Regulatory rules of bank's operation

Articles of Association

The Bank's Articles of Association specify the following core aspects of the company: 

1. Firm
2. Type of Business Operation
3. Share Capital and Type of Shares
4. Management Board
5. Supervisory Council
6. Internal Audit Department
7. Audit Committee

The Republic of Latvia Law on Protection of Depositors came into force on 1 January 2002 (available in Latvian). If entities that provide investment services (banks, investment management companies or brokerage companies) are unable to fulfil their obligations, their depositors are entitled to compensation. Compensation is provided when these obligations are not fulfilled.

Since 2008, each deposit has been guaranteed repayment equal to 90% of the value of financial instruments that have been irretrievably lost or of losses caused by an investment service that had not been provided, but no more than 20,000 euros.

As opposed to accumulations in the Deposit Guarantee Fund (Noguldījumu garantiju fonds, NGF) and Insured Persons’ Guarantee Fund (Apdrošināto aizsardzības fonds, AAF), the mechanism created to protect depositors intends that funds allocated for compensation are not accumulated in a fund; however, if any entity that provides investment services is unable to deliver of its obligations, the Financial and Capital Market Commission uses the quarterly financial instrument portfolio reports submitted by other parties that provide investment services to calculate a proportionate amount that each market player (entity providing investment services) should deposit to an account opened in the Bank of Latvia to ensure payment of compensation.

If necessary, the Financial and Capital Market Commission supervises market players’ compensation contributions, verifies the substantiation for compensation claims, and organises payment of compensation.

The Single Euro Payments Area allows all consumers, companies and government institutions from any European country to make and receive payments in euros across countries as well as within national borders, based on equal provisions, rights and obligations.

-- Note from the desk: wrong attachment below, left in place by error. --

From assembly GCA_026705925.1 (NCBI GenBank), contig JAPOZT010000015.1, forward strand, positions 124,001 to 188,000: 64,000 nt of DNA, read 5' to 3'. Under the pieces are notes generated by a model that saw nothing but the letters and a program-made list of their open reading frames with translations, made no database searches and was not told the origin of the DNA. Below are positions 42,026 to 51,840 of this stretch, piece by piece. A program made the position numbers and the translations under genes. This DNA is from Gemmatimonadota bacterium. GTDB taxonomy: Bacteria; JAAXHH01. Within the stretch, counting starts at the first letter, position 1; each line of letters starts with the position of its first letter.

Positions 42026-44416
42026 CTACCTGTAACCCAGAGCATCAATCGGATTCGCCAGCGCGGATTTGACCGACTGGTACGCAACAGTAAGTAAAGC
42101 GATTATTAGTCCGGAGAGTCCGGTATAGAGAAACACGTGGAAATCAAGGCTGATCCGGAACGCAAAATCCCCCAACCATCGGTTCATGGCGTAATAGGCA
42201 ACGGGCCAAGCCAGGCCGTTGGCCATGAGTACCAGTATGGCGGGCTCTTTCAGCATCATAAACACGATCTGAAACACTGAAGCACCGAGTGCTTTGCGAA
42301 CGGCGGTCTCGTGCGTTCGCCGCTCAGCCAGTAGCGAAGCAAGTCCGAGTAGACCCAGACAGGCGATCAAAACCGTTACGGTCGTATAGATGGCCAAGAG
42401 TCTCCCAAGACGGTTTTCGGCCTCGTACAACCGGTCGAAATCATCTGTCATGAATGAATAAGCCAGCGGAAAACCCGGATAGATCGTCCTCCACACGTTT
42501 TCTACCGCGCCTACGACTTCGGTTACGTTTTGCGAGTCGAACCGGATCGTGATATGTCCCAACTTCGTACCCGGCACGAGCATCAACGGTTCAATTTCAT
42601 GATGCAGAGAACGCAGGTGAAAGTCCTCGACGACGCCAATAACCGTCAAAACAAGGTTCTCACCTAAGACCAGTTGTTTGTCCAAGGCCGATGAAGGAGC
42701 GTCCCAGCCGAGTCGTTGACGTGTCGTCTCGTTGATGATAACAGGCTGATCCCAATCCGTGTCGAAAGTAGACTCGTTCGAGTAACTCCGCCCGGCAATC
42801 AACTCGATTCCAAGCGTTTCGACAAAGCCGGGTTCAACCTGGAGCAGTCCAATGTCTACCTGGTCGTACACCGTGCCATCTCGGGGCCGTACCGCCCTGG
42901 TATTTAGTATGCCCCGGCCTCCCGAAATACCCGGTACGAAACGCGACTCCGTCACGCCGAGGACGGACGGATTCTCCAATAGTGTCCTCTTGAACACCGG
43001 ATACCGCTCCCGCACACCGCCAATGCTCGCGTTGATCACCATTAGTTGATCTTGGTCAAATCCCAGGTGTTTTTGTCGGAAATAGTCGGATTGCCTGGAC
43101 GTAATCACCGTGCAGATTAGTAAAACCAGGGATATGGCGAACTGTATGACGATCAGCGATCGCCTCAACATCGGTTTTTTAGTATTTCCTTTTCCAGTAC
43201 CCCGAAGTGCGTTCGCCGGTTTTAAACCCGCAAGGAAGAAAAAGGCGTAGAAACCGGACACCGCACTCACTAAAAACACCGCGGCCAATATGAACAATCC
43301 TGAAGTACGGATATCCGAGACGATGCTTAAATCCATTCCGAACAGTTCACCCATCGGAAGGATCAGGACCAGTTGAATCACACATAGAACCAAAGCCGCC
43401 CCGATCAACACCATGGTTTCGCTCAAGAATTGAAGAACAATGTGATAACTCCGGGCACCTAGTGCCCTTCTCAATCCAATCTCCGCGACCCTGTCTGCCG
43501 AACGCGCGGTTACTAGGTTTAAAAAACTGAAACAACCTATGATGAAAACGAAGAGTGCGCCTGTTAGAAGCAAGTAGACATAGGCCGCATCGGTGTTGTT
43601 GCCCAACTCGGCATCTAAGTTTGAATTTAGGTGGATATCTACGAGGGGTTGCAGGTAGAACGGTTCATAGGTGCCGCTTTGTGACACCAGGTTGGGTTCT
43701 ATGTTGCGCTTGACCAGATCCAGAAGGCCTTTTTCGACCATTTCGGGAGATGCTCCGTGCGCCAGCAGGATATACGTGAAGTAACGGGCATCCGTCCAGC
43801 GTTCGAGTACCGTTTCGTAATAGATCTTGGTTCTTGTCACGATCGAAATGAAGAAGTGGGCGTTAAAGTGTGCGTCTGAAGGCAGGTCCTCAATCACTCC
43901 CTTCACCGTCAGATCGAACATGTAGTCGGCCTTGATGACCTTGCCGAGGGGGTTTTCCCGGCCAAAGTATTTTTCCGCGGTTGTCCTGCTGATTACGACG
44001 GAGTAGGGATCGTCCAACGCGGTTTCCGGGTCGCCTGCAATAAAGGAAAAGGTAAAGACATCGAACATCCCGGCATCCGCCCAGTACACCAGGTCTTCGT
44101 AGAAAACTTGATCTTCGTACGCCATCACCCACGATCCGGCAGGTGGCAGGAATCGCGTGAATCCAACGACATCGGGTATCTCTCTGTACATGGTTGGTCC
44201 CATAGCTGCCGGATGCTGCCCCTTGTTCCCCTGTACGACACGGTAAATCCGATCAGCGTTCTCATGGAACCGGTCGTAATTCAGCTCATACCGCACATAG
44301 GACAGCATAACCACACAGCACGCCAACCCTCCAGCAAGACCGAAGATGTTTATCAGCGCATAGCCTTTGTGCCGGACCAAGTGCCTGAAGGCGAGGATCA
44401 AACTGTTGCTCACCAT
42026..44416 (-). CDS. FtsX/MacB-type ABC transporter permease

The SEPA is intended to equalise the use of payment instruments (SEPA credit transfers, SEPA card payments and SEPA direct debit payments), specifying that both national and cross-border euro payments must be executed with equal speed, security and simplicity.

SEPA payment standards:

  Payment currency – the euro; 

  The payment is sent to a bank in a European Union member country, Iceland, Liechtenstein, Monaco, Norway or Switzerland; 

  The recipient’s account must be in IBAN format; The recipient bank’s identification code (SWIFT/BIC) must be specified; 

  The payment applicant pays only the commission fee specified by their bank (covered partially);

  The details of the recipient and the recipient bank must be accurate.

Since 1 December 2012, the operation of Credit Register has been regulated by the Credit Register Law. 

The Credit Register is a state information system managed by the Bank of Latvia, gathering, maintaining and archiving data about clients and guarantors of clients of Credit Register participants, their obligations, and the progress of discharging the obligations.

It is worth noting that data included in the Credit Register are used for reference; they do not serve as evidence of the existence or nonexistence of obligations of a client or a client’s guarantor, or any violation of such obligations.

One of the primary goals of the Credit Register is to provide additional alternatives for evaluating the credit capacity of an existing or potential client and the client’s guarantor, contributing to a culture of fair and responsible consumer lending and borrowing practices.

Reports to the Credit Register

Information about a client, client’s guarantor, their obligations and violations of these obligations is included in the register by a member of the register.

Data about a client’s violations are recorded in the register if the client delays payment under an agreement on the basis of which they receive financial services bearing credit risk, for more than 60 calendar days – provided that the total of all overdue payments by the client, including late interest and contractual penalty, is equal to at least 150 euros or an equivalent in a foreign currency. 

Receiving data from the Credit Register

To receive data from the Credit Register, a client or guarantor submits a written application to the Bank of Latvia, either on paper or as a digital document. Such an application may also be signed by a different person on behalf of a client or guarantor. 

Data in the Credit Register may be received by a client or guarantor free of charge. Their guardian or proxy may also receive data on their behalf.

The Bank of Latvia issues data from the Credit Register to a client or guarantor: 
1. In electronic format; 
2. In person; 
3. By mail. 

Members of the Credit Register are entitled to receive data about: 
1. A current or potential client, their guarantor; 
2. A person with significant participation in a commercial company that is the relevant register member’s client, client’s guarantor, potential client, or potential guarantor of a client; 
3. A commercial company that is a subsidiary of the relevant register member’s (potential) client or guarantor, and any further subsidiary of such a subsidiary;